“The country got into an IMF program in mid-2018, it was a very optimistic set of IMF targets, policy adjustments,” Lanau said.
“And this IMF program did not work and the situation got critical in August 2019 at which point Argentina defaulted.”
In March 2020 the IMF had presented a debt sustainability analysis where it was expected to to get its debt to 40 percent of GDP by 2030 and foreign exchange debt service to 3 percent of GDP, Lanau said, compared to 4.5 percent for Sri Lanka to make debt sustainable.
Ecuador which had a successful pre-emptive debt re-structuring, had debt levels of around 60 percent when it went talked to bond holders.
It was an ‘easy re-structuring, Lanau said.
It was a “lot about a bunch of maturities coming due in very few years as opposed to a very high debt ratio or a situation that was very unsustainable economically.”
Ecuador however is a dollarized country where its central bank effectively died in the 1990s after the sucre collapsed to 25,000 to the US dollar.
The Central Bank of Ecuador is no longer capable of creating forex shortages or driving the people to starvation and external debt is effectively in domestic currency.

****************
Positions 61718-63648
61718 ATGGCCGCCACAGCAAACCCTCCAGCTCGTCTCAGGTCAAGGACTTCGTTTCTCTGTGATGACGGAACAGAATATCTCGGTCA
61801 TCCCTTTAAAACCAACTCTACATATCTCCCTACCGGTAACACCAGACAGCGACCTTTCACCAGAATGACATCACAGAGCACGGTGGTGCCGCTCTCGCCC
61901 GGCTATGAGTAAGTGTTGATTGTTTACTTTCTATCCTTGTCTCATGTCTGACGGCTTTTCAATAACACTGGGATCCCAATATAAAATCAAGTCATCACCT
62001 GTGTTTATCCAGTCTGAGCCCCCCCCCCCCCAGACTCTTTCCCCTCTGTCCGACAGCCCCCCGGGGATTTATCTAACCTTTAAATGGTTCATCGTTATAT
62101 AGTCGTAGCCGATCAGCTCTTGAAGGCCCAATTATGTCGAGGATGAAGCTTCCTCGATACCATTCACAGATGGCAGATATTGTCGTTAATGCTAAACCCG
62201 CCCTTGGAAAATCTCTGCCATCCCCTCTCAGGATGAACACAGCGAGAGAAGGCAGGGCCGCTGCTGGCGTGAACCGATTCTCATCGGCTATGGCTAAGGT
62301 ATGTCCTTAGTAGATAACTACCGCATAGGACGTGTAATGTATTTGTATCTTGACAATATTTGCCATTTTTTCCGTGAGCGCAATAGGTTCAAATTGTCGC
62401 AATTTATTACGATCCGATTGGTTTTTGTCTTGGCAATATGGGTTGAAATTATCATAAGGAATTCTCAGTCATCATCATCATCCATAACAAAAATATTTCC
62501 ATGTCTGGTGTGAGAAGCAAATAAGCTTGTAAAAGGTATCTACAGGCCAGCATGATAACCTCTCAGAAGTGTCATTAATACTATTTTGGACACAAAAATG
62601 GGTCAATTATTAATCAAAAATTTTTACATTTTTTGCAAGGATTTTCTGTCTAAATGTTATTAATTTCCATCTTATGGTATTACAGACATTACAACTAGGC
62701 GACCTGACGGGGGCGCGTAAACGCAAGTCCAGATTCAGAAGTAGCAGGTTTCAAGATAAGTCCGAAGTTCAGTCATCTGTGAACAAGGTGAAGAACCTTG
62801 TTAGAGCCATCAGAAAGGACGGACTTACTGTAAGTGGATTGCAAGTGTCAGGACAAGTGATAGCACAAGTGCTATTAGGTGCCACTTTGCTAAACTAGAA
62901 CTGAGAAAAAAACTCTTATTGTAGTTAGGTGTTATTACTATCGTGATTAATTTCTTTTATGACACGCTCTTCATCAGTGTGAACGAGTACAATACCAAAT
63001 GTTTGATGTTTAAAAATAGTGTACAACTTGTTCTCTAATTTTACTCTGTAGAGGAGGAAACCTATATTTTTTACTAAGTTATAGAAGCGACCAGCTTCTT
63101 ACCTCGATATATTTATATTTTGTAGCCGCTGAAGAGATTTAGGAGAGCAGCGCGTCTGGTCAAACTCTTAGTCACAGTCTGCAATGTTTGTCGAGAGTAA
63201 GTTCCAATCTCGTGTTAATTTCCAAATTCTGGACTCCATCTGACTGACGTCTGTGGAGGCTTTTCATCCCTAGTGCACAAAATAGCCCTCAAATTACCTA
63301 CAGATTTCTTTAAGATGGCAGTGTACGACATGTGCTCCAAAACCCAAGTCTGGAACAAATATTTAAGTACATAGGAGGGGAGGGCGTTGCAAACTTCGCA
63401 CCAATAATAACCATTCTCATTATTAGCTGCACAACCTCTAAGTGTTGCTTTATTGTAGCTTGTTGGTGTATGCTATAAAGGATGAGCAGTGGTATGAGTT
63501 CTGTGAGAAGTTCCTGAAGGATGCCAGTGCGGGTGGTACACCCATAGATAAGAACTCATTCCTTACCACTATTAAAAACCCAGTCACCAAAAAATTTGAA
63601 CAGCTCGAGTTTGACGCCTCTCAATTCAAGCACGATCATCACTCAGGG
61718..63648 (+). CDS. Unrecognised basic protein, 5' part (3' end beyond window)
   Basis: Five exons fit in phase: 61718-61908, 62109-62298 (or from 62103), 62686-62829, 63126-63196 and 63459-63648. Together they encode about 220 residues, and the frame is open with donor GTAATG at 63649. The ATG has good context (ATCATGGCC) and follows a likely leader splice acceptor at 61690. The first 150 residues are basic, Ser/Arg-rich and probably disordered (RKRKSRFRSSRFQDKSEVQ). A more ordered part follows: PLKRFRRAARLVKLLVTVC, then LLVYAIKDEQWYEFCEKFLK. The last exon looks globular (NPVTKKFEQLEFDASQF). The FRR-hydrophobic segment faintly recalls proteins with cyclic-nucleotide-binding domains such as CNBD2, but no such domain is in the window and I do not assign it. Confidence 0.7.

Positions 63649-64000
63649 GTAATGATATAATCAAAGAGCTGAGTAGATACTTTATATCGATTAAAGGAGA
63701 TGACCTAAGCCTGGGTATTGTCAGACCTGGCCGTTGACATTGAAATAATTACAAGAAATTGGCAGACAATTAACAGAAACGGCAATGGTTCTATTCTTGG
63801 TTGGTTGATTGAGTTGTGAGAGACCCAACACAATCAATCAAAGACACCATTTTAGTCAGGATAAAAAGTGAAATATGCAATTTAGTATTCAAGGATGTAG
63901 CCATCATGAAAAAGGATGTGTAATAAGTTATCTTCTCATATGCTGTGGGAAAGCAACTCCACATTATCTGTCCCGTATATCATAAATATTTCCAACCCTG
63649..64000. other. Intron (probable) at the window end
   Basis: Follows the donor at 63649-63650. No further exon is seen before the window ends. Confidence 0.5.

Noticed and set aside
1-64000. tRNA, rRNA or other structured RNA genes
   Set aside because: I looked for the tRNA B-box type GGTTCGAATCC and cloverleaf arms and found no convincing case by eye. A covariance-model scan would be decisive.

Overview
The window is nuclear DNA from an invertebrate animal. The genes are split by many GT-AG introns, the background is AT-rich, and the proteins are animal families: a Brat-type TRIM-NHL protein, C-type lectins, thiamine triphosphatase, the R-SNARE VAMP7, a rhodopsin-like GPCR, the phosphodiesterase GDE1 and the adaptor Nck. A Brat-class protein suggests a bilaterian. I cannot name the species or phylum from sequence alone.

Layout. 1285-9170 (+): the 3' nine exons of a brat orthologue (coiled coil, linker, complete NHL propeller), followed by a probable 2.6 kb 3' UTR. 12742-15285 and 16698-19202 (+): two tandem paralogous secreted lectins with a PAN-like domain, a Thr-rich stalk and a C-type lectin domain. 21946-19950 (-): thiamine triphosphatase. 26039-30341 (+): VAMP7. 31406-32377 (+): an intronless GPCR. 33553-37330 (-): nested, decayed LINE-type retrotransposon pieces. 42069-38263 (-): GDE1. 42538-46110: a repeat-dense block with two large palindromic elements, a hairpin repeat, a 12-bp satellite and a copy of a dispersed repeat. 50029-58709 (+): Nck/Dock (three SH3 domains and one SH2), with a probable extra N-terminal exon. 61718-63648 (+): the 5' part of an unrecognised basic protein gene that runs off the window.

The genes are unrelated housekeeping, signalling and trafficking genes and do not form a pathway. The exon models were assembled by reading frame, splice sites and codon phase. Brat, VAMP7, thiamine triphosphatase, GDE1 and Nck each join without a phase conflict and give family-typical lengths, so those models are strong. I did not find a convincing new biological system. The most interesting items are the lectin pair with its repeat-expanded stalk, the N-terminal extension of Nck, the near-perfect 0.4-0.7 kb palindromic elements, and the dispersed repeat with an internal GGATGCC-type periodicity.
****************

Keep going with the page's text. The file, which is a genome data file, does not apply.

Ecuador’s gross financing needs are now down to around mid single digits, while Sri Lanka’s has shot up to around 30 percent of GDP following the currency collapse.
Ecuador central bank was set up by Edwin Kemmerer, a US money doctor, with a gold peg (no obstinate policy rate) but was corrupted in 1947 by Robert Triffin, a US Keynesian who set up Argentina style central banks in several Latin America countries that frequently defaulted from the 1980s.
Sri Lanka’s central bank was also set up in 1950 by a US money doctor with broadly similar sterilizing powers.
Sri Lanka also started to depreciate the currency from around 1980 without withdrawing inflationary policy (an earlier re-incarnation of first line of defence strategy) triggering strikes, social unrest but no sovereign default due to lack of market access.
Sovereign defaults were mostly absent during the Bretton Woods era even in Latin America when countries maintained their pegs more or less with complementary monetary policy and the IMF also supported external anchors.
However after 1980 when the US tightened policy under Chairman Paul Volcker there were widespread defaults in pegged Latin American countries which did not hike rates in tandem or sterilized interventions (resisted the BOP) trying to operate independent monetary policy.
Latin America countries including Argentina that suffer currency crises typically have revenues to GDP of around 20 to 30 percent, overall deficits of around 5 to 6 percent (or even surpluses) when the central bank plunges the country into chaos and default by sterilizing outflows and trying to extend the credit cycle beyond that of the Fed.
Now there are a number of market access countries in Africa and Asia with reserve collecting central bank which are trying to operate flexible inflation targeting, another monetary policy which are in conflict with the balance of payments which are ripe for serial currency crises and default.
Clean floating central bank do not use foreign reserves for imports nor collects them. (Colombo/Dec27/2022)